INTRODUCTION: Nerve biopsy has been widely used to investigate patients with peripheral neuropathy, and in many centers, it is still a useful diagnostic tool in this setting. In this study, we reviewed the histopathological spectrum of the nerve biopsies performed in our center in a 30-year period and we analyzed their relevance in the clinical setting.
MATERIALS AND METHODS: Retrospective analysis of the retrieved data was done for cases of nerve biopsies performed in our institute between 1988 and 2018. Surgical technique and histopathological analysis were done accordingly to standard protocol.
RESULTS: Complete clinical and pathological data were available only for 717 cases. The procedure was generally safe, with only 0.3% superimposed infection. Main pathological results were "unspecific" axonal polyneuropathy (49.8%), vasculitis neuropathy (9.3%), acquired demyelinating neuropathy (8.9%), and Charcot-Marie-Tooth (8.2%). Considering clinical-neurophysiological suspicion of vasculitis, nerve biopsy confirmed the diagnosis in 60.9% of cases.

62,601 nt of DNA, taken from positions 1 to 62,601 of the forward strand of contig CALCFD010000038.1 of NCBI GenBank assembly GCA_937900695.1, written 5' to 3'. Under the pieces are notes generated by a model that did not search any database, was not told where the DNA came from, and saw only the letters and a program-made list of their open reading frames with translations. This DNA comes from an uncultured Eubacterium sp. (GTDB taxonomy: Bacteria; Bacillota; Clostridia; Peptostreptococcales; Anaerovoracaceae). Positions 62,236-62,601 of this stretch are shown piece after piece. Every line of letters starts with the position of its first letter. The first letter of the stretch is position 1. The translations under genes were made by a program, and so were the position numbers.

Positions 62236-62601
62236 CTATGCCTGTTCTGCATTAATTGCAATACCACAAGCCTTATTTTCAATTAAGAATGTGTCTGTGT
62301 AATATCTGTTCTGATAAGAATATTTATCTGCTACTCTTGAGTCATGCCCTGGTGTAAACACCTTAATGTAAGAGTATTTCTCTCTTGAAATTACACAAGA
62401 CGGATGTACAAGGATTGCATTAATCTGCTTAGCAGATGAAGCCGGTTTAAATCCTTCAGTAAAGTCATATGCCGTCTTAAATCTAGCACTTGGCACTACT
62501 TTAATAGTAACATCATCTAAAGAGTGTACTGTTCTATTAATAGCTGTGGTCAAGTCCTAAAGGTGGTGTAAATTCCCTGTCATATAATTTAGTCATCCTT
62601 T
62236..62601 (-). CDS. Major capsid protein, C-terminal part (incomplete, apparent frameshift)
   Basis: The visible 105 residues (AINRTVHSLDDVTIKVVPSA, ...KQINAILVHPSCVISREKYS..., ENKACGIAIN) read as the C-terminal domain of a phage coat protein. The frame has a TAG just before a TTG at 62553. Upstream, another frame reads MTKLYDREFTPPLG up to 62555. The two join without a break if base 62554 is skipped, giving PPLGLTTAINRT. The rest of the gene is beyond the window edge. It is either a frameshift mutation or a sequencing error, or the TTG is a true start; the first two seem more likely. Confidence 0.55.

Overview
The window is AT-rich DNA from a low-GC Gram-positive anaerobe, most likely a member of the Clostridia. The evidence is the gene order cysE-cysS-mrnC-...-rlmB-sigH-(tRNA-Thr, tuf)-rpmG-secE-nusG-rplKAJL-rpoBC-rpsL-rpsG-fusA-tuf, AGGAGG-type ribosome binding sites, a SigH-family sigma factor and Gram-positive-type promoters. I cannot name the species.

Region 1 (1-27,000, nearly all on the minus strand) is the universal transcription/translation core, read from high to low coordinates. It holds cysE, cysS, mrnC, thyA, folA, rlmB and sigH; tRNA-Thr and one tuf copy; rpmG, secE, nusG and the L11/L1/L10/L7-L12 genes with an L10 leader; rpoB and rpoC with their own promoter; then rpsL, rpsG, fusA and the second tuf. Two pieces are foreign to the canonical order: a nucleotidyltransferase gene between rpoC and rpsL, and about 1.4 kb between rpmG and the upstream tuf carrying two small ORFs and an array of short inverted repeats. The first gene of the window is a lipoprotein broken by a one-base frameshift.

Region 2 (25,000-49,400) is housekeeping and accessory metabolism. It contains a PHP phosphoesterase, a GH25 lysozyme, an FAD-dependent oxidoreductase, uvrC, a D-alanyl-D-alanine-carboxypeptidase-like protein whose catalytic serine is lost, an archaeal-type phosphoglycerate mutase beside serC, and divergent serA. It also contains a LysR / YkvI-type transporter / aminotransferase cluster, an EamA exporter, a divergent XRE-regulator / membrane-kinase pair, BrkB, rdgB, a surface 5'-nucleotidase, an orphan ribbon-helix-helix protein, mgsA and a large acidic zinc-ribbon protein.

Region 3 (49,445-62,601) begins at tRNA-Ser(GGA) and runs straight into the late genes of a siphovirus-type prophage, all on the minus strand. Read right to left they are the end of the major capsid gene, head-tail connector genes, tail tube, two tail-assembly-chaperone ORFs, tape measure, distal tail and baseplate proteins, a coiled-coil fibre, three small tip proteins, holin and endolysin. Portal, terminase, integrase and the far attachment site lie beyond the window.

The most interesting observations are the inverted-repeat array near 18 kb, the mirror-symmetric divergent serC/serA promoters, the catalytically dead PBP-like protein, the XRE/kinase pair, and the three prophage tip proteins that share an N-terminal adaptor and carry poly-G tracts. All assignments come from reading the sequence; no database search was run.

DISCUSSION: In conclusion, for inherited neuropathies, we do not recommend this invasive procedure, but we strongly suggest a genetic test. Conversely, in vasculitic neuropathies or in dysimmune neuropathies not clearly confirmed by neurophysiological examination, nerve biopsy continues to represent a useful and irreplaceable tool.